The years from 1934 to 1937 were a time during which the British Empire was confronted with the emergence of the triple threat of Nazi Germany, Imperial Japan, and Fascist Italy. The goal of British policy was easily defined: the protection and promotion of Britain's vast interests. While Neville Chamberlain and Sir Robert Vansittart agreed on the goal, they disagreed on the means to achieve it. Their disagreement stemmed partly from their different understandings of the nature of the Third Reich; Vansittart understood better than Chamberlain the implications of Hitler's Weltanschauung. But their different strategies also reflected the fact that Chamberlain did not share Vansittart's belief in the necessity of pursuing alliance diplomacy to protect the world-wide security and interests of the British Empire. While the prime minister realized that Britain's problems were global in scope, he thought Britain could solve each problem on a bilateral basis. In other words, Britain should approach Germany, Japan, and Italy directly to settle outstanding disputes. Vansittart did not believe, however, that Britain's problems could be solved on a bilateral basis, for the interdependence of events in every region of the globe militated against bilateral solutions.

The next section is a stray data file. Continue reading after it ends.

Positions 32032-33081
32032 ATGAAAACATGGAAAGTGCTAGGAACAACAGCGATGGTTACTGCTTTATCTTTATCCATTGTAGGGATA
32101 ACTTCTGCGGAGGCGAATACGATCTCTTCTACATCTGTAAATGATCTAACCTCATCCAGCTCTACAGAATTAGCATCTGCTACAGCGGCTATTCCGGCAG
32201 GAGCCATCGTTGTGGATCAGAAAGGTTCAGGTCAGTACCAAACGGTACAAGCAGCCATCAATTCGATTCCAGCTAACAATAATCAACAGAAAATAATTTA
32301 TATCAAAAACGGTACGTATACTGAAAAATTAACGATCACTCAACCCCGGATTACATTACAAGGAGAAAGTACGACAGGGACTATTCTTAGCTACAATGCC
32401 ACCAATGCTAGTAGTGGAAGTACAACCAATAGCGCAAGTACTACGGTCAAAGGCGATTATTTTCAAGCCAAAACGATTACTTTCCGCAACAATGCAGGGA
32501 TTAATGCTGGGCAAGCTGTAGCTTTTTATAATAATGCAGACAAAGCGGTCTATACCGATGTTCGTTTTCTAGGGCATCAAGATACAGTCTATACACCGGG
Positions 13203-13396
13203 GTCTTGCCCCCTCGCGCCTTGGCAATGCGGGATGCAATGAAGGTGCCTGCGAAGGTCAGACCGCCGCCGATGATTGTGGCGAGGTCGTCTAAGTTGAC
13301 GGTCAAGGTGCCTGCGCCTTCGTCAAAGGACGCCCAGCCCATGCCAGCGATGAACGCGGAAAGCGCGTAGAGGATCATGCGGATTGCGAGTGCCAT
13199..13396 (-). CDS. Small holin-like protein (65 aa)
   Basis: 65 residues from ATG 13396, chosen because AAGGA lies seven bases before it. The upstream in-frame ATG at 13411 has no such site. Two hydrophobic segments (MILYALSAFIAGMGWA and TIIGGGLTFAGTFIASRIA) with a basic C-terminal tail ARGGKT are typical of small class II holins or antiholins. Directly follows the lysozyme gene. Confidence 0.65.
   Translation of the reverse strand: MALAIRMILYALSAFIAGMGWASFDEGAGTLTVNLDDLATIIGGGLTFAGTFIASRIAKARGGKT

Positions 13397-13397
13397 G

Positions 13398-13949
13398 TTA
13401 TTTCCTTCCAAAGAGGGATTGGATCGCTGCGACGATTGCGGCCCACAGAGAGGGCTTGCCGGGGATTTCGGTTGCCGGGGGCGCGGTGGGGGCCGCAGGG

About the Author:
MICHAEL L. ROI is a Sessional Lecturer at the University of Toronto at Mississauga. /e